1-6 Free from the Law 7-13 By Law Is Knowledge of Sin 14-25 Wrestling Under the Law
Free from the Law

1Or do you not know, brethren (for I am speaking to those who know the law), that the law has jurisdiction over a person as long as he lives? 2For the married woman is bound by law to her husband while he is living; but if her husband dies, she is released from the law concerning the husband. 3So then, if while her husband is living she is joined to another man, she shall be called an adulteress; but if her husband dies, she is free from the law, so that she is not an adulteress though she is joined to another man. 4Therefore, my brethren, you also were made to die to the Law through the body of Christ, so that you might be joined to another, to Him who was raised from the dead, in order that we might bear fruit for God. 5For while we were in the flesh, the sinful passions, which were [aroused] by the Law, were at work in the members of our body to bear fruit for death. 6But now we have been released from the Law, having died to that by which we were bound, so that we serve in newness of the Spirit and not in oldness of the letter.

You’re free from guilt. This was made clear to you in the sections which cover Romans 3:21 to Romans 5:11. You’ve been liberated from the power of sin. This was made clear in the last part of Romans 5 through Romans 6. Now something else needs to be learned – that you also have been freed from the law. This is what Romans 7 is about. The most difficult thing to accept in faith is freedom from the law because our experience may tell a different story.

Romans 7 shows how difficult it is. You meet someone who has the new life and who, as a result, wants to do good, but all the time he is doing wrong. It is no surprise that he feels miserable. I had a time like this in my life. You’d like to live for the Lord, but every time you do it all wrong.

This is because consciously or unconsciously, you oblige yourself to do something. You want to serve God and you feel the best way is to keep certain rules, to keep the law. After all, God gave the law. But the effect of such trying to keep it is you feel terribly inadequate. The joy of faith rapidly fades away. Witnessing is out of the question. You’re completely self-centered. The words ‘I’ and ‘me’ occur some forty times in Romans 7. The release from this miserable situation comes only at the end in verse 25. Therefore you have to let the whole of Romans 7 speak to you.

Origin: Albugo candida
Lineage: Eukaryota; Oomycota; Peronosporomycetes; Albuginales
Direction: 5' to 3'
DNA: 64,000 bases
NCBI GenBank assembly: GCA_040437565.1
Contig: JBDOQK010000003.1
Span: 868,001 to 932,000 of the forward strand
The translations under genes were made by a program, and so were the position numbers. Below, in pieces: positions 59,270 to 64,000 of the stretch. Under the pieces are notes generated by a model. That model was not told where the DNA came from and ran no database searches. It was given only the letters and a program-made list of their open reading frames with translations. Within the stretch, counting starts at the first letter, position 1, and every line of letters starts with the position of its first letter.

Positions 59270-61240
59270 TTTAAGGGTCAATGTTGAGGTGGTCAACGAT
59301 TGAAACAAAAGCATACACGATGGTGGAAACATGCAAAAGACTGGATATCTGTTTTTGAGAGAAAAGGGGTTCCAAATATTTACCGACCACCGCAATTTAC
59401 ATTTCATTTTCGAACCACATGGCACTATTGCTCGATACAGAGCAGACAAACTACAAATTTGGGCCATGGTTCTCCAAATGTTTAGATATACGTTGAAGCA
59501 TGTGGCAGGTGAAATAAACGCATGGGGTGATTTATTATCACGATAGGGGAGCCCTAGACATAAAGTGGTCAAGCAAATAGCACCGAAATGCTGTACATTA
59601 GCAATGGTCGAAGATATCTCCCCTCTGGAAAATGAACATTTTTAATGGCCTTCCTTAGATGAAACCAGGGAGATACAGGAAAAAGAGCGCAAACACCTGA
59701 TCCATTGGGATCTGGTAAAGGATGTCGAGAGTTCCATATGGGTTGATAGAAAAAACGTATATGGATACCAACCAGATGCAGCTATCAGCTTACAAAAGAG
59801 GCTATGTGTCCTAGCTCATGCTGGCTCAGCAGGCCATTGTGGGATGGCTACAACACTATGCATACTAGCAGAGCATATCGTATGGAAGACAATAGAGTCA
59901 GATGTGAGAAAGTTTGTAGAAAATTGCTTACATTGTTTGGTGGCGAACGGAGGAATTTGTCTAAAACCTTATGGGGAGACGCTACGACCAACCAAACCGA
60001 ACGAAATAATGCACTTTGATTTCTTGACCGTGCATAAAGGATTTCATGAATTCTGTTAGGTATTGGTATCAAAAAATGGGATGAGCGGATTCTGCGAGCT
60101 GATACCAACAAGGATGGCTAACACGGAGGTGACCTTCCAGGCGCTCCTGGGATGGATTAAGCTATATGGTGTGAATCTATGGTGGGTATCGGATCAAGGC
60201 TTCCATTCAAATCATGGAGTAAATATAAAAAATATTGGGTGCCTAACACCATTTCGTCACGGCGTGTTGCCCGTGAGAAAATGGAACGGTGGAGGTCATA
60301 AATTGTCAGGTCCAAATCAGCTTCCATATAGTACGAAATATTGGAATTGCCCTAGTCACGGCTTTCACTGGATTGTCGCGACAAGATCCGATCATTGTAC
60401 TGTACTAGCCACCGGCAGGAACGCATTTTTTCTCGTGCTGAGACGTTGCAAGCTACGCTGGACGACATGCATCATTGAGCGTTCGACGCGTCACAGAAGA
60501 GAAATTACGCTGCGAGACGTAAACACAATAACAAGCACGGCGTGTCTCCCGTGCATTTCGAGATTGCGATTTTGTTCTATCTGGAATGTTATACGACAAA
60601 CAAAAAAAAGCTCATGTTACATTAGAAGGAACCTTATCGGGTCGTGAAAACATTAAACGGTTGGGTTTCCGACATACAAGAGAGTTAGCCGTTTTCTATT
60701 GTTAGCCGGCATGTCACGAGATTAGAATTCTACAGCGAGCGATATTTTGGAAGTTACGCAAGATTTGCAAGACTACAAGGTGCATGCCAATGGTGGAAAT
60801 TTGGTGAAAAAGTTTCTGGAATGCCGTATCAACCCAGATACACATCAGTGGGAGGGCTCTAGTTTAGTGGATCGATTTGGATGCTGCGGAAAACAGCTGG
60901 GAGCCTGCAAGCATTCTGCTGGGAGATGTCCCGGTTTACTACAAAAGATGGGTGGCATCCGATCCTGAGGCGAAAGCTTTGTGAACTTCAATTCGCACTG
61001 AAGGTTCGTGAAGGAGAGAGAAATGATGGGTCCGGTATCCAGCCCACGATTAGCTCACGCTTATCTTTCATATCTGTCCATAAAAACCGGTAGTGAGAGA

V1. Verses 1-6 are an introduction. Concerning the application of the law, it is clear to everyone that the law reigns over a man as long as he is alive. Nothing is more absurd than to fine someone who has died in a traffic accident he caused. Someone is fined if he is accountable for an offense and if he is alive to pay for it. With a dead person, this is impossible.

V2-3. Paul illustrates this with the example of a marriage. He wants to teach you that a connection between two parties is valid only as long as both parties are alive. But this connection is broken when one of the parties dies. Only then, in marriage, the woman is free to marry someone else. Otherwise she is an adulteress if she becomes the wife of another man while her first husband is still alive.

V4. Paul applies this to the believer and the law, saying that according to the law the sinner had to be put to death, but you have already died to the law through the body of Christ. When Christ died, you died. So you are no longer connected with the law, but with the risen Christ who has nothing to do with the law either. Hasn’t the law been fully applied to Him? You’re now connected with the risen Christ instead of the law. You can now bear fruit for God.

V5. When you were in the flesh, that is, when you were an unbeliever and doing your own will, you gave in to “the sinful passions”. The more the law prohibited something, the more you enjoyed doing it. You know how this goes; forbidden things are thrilling. But this was only fruit for death and not for God.

V6. You were living as a prisoner of the law. The law told you what you ought to do and it exercised authority over you. You were its slave. Now that you have died, the law has nothing to say about you. You now are serving in an altogether new way. You no longer serve “in the oldness of the letter”, that is, in a way that is exactly prescribed. You’re now serving “in newness of the spirit”, that is, in a way that you let the new spiritual life work in you, the life centered in the Lord Jesus.

Now read Romans 7:1-6 again.

Reflection: Ask yourself this question: Do I live my life in connection with the Lord Jesus or in connection with the law?

By Law Is Knowledge of Sin